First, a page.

Depending on how big your website is and how frequently you publish fresh content, once or thrice a week or month should be enough. So, you need to understand most of the features of Google Search Console, but at the same time, know where you should be devoting your time and energy:
- Understanding Structured Data
- Understanding HTML Improvements
- Understanding Search Analytics
- Understanding Index Status
- Understanding Keywords
- Understanding Crawl Errors
- Understanding Fetch as Google
- Understanding Robots.txt tester and
- Understanding Website Sitemap
Let us now look closer at each of these areas in details:
Understanding Structured Data
Google collects these data, and they are unique information specific to your business. It could be information like a specific recipe, ratings, or reviews. Or, it may have info about a film, a product, or an event. For a local business, it could be info about location and contact numbers.
Structured data, in simple terms, is a standard method of annotating specific details that are relevant for search engines to understand what that info really means or represents. So, if your website has enhanced info that could be typically displayed in the SERPs, it is a good practice to keep track of any structured data errors. Ignoring them can have a negative impact on how your website is displayed to people looking for your service. For example, if your website theme or design is not up to a standard, GSC has a feature called, “Data Highlighter.” This tool allows you to highlight your data and then apply specific and relevant tags. Once the data on your webpage is appropriately tagged, search engines will automatically tag similar pages whenever you publish fresh content.
Understanding HTML Improvements
Whenever Googlebot crawled your website, it will keep record of any HTML changes that may be required to improve UX. It could also record overall performance. So, specific improvements you may want to focus on in this section are:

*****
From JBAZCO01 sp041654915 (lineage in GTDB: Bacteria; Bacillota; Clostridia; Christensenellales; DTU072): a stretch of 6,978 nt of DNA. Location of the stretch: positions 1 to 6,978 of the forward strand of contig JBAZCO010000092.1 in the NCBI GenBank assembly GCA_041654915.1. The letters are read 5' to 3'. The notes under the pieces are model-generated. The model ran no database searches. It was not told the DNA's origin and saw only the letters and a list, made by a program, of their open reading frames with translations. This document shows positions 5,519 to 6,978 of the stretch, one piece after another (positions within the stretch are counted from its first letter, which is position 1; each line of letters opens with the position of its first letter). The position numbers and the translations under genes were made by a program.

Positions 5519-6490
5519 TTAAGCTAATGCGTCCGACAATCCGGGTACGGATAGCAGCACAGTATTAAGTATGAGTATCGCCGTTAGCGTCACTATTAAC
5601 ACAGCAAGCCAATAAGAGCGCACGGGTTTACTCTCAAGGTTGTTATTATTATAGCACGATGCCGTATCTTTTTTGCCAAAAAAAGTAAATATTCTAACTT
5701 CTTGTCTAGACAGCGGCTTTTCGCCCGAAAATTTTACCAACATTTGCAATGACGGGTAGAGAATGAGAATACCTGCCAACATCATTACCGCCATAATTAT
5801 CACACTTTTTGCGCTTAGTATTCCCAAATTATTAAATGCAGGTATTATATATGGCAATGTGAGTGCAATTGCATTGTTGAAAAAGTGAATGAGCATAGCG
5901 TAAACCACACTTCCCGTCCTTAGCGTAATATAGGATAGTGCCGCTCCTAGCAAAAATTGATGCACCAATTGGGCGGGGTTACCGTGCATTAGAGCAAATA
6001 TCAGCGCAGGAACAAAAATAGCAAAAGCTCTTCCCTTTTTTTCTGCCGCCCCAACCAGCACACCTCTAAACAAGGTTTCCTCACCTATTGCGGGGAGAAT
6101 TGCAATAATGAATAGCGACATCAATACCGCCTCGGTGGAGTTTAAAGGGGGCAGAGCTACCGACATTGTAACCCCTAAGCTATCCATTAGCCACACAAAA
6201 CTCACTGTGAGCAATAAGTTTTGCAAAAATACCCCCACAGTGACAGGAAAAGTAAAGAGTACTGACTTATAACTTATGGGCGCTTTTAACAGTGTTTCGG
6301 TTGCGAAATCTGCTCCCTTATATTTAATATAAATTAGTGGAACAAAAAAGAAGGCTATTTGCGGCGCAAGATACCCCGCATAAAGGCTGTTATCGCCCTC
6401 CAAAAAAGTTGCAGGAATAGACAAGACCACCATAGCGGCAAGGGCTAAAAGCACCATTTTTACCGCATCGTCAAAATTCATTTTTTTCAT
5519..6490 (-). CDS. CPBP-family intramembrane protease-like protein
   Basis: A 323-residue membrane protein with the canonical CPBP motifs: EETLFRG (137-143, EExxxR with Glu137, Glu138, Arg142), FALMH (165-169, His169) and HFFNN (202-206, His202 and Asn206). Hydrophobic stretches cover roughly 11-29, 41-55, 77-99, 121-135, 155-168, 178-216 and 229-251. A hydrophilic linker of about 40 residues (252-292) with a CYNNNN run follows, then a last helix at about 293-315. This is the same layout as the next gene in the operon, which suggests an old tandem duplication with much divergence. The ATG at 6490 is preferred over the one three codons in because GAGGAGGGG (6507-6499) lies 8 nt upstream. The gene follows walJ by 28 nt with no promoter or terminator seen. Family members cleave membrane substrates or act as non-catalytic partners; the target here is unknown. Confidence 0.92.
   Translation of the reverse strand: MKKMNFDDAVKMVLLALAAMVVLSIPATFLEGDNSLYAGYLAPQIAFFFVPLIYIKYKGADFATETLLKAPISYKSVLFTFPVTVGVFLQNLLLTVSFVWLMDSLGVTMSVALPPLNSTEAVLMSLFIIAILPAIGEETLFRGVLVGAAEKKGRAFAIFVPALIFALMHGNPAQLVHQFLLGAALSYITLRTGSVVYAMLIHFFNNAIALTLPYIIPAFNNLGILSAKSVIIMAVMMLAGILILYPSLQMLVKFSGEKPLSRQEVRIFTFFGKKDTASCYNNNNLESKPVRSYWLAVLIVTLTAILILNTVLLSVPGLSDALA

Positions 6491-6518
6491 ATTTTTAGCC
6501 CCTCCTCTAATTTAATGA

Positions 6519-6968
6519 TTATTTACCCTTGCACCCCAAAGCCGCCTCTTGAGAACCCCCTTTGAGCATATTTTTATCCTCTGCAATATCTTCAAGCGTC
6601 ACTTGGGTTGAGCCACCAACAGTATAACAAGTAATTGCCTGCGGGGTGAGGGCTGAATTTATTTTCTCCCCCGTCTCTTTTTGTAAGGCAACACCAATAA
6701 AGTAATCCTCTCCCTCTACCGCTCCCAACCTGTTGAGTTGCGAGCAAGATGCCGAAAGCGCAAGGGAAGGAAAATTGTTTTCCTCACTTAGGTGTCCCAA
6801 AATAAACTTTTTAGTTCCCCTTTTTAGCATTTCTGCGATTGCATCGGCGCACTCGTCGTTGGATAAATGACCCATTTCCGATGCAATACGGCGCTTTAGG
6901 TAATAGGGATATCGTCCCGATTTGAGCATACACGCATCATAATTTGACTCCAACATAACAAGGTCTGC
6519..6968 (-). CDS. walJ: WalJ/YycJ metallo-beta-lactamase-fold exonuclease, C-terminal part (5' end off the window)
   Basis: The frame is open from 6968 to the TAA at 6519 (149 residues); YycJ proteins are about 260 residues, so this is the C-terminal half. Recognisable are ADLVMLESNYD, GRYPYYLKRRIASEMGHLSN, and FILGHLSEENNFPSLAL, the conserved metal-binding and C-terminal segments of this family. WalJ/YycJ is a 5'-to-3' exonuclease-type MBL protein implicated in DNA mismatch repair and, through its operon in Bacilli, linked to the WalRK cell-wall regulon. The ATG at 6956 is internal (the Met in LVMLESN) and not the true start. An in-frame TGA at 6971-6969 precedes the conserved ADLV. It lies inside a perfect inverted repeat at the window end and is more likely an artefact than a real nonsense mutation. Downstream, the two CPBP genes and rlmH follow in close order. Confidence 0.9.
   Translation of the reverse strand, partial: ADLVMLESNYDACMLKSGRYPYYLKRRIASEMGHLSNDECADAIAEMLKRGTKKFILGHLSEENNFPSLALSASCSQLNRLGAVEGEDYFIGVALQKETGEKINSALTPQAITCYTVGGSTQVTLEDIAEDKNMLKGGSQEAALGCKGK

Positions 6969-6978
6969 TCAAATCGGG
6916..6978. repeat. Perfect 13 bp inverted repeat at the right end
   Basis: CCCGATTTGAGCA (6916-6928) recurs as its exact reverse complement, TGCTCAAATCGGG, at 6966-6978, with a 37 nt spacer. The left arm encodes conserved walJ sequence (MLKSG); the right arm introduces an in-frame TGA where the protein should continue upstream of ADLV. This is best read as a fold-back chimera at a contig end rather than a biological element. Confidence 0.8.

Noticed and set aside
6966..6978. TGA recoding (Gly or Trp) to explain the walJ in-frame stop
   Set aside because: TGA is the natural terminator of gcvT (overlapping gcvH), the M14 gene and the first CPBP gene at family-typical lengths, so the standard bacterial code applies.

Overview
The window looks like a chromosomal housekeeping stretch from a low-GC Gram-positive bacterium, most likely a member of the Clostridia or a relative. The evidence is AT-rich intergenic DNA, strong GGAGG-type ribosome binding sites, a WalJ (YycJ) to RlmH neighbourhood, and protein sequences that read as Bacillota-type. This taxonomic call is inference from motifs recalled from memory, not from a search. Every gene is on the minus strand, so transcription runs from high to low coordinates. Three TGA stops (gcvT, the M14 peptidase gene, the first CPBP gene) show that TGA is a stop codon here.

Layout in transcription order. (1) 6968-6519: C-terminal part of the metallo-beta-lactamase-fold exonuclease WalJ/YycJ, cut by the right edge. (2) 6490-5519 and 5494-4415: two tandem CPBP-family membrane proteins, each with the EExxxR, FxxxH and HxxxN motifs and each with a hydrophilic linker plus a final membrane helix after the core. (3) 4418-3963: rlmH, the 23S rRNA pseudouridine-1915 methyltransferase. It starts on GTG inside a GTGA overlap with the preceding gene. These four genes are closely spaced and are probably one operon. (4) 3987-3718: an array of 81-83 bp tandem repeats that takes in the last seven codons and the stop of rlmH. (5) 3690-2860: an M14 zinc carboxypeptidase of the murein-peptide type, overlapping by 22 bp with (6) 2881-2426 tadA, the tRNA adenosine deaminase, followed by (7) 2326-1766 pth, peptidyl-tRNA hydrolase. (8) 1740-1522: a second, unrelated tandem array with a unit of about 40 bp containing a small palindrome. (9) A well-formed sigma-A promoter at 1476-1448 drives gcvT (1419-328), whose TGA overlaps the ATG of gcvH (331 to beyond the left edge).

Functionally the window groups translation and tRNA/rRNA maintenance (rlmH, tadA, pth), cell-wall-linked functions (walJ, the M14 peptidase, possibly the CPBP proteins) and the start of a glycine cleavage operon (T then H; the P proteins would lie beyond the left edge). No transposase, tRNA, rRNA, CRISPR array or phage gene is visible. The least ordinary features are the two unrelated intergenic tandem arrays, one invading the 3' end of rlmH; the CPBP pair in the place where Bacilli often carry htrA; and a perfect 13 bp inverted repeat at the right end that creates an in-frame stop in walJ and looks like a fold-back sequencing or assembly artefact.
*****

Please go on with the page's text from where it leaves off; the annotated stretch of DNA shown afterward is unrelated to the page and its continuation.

- Duplicate meta descriptions;
- Long / short meta descriptions;
- Issues with title tags, and
- Non-indexable content
Understanding Search Analytics
Search Analytics is right under ‘Search Traffic’ tab. It provides insights on how well your website performed for specific queries. Please note that just because your site may be displaying data for a particular query does not mean that a potential traffic generated by that query is 100% correct and relevant. You have to give some thought as to which of the queries are most relevant to your business and then work on your content accordingly. Google strongly recommends you start the work by sorting out specific queries based on clicks and not based on page impressions. This method will give you a much more accurate picture of which queries made for your website are actually bringing traffic to your website. You can start work on this by checking these four boxes shown below:
- Clicks: How many times a visitor clicked through your site from a particular query
- Impressions: This is the total number of page impressions on your website
- CTR: This is the ‘click through rate’ or percentage of times a user clicked through to your website
- Position: It’s the average position of your website on a search engine when presented to visitors
Now, in order to sort out data by clicks, you’ve got to click on the appropriate header: